Tag Archive for: family doctor

Annual Physicals: The Key to Ensuring Your Child’s Health

Parents know to take their child to see a doctor when they’re injured or not feeling well, but ongoing preventive care is just as important as any “crisis” appointment. 

Sometimes referred to as a well-child visit or simply a “check-up,” annual physicals provide doctors the opportunity to assess your child’s overall health. Here’s a closer look at why these appointments shouldn’t be skipped. 

Why Are Physicals So Important for Children?

Wellness visits give care providers and parents the opportunity to discuss growth milestones, developmental concerns or issues, and your child’s general health. In addition to answering your own specific questions, the doctor may ask about your child’s sleep habits, diet, and physical activity. 

As a child grows, they can start to take autonomy over their health and may ask their own questions at these appointments. These exchanges allow doctors to make sure a child is on track with development, and establish an early, positive relationship. Additionally, physical exams and discussions of any changes or symptoms can help doctors catch potential issues early, when they’re easiest to treat.

Your child’s doctor can also administer any necessary immunizations or discuss your child’s vaccine schedule with you during this time. From birth to the age of 18, the CDC recommends a number of vaccinations and boosters to prevent a wide range of potentially serious illnesses, including hepatitis, tetanus, polio, measles, mumps, and meningitis.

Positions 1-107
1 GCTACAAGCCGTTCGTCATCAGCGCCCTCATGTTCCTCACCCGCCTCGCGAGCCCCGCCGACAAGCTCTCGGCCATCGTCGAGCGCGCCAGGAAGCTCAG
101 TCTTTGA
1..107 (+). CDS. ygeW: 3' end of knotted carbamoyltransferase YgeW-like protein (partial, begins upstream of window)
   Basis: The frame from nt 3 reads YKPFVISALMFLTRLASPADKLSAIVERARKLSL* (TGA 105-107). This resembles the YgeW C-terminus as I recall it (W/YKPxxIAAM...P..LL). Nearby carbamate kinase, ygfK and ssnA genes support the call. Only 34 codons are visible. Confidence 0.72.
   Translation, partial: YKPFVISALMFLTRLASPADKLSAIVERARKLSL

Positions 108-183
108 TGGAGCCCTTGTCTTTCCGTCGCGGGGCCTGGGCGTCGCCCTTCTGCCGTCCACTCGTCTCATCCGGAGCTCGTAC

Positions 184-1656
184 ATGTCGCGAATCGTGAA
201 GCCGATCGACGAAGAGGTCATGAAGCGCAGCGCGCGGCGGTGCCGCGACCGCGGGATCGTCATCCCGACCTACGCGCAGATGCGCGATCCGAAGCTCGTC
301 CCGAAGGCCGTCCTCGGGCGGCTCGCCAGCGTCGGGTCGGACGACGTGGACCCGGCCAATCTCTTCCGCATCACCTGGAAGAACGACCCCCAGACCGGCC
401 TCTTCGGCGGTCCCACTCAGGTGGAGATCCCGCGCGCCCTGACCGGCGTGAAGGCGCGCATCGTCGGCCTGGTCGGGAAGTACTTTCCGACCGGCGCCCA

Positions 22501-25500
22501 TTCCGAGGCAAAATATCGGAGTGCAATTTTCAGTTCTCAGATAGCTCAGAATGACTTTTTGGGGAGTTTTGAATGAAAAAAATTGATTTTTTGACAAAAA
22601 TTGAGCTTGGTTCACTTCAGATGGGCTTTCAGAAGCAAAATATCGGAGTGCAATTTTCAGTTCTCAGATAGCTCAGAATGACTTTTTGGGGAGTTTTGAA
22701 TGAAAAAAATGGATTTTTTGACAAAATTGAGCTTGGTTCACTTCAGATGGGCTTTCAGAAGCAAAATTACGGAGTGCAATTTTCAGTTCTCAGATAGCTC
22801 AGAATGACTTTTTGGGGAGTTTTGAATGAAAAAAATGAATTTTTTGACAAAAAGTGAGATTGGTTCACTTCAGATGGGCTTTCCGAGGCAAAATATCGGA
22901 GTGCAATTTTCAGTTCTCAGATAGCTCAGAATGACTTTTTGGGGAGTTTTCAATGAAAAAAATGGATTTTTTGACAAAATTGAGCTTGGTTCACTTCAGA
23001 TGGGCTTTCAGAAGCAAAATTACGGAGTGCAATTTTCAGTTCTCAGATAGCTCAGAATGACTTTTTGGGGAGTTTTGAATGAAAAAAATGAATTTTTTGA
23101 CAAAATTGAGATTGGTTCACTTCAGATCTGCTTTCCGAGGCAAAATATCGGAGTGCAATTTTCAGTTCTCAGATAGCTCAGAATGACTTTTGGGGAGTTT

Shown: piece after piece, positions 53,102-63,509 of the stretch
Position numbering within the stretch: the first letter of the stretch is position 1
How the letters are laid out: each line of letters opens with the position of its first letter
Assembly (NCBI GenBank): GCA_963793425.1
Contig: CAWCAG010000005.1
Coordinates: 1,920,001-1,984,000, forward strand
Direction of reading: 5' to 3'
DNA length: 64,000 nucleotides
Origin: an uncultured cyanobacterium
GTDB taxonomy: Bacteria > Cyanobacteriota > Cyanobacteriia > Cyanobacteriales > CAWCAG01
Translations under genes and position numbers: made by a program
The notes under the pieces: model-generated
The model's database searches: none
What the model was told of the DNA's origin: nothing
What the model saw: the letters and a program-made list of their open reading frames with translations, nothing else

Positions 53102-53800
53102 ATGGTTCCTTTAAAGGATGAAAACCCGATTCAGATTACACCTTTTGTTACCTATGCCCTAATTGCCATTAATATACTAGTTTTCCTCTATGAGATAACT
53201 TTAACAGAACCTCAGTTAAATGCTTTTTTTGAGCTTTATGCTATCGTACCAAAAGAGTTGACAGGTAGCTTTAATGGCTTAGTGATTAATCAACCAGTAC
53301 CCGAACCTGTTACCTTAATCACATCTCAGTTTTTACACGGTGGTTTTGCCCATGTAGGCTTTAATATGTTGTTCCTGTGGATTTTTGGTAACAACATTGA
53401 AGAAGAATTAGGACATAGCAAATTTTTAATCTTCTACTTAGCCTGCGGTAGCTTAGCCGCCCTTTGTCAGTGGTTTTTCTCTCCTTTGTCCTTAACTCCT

What Happens During Your Child’s Physical?

According to the American Academy of Pediatrics, what takes place at children’s wellness exams will vary by age. For example, while height and weight are measured at all ages, head circumference may only be measured until the age of three to look for any neurologic or developmental issues. When it comes to height and weight measurements, medical professionals can plot a child’s growth on a chart to compare their development with children of the same age and gender.

The younger your child, the more involved a wellness visit may be. During infancy, for example, a doctor may check your baby’s head for bone formation, look for fluids in your baby’s ear, track eye movements, and assess the hip joints for any problems. They’ll also look in their mouth, listen to their heart and lungs, and check their abdomen. Infant reflexes are also examined during a baby’s checkup to gauge nervous system development. 

While doctor visits are frequent during a child’s early life, after the age of three, the schedule changes to annual check-ups

As your child grows, a provider will still check their vitals, including their pulse, breathing, blood pressure, and temperature. They may also check their vision and hearing. During late childhood and adolescence, providers may use this time to discuss important health and safety issues, such as personal hygiene, avoidance of drugs and alcohol, and the importance of wearing seatbelts and helmets. As they develop into teens, doctors may also provide opportunities for children to have more private conversations about sexual health.

If you’re seeking a team of doctors to provide personalized care for your children and family, turn to United Physicians Group. Find a doctor online or by calling (833) 523-0906.

What Happens to Your Body While Going Through Grief

When we talk about grief, oftentimes mental and emotional health take center stage. Yet, grief can have profound physical effects, too. Although healing takes time, and it may feel as if there’s nothing you can do to expedite the process, understanding the physical changes that take place as you’re grieving can help you stay in control of your health.

Physical Changes Caused by Grief

Reduced Immunity

According to Harvard Medical School, grief can impact the body at a molecular level. In particular, immune cells appear to be less functional, and inflammatory responses are elevated in grieving individuals. The suspected culprit is the release of stress hormones that accompany grief, which can affect every system in the body. As a result of this weakened immunity, people who are coping with grief may be more susceptible to illness.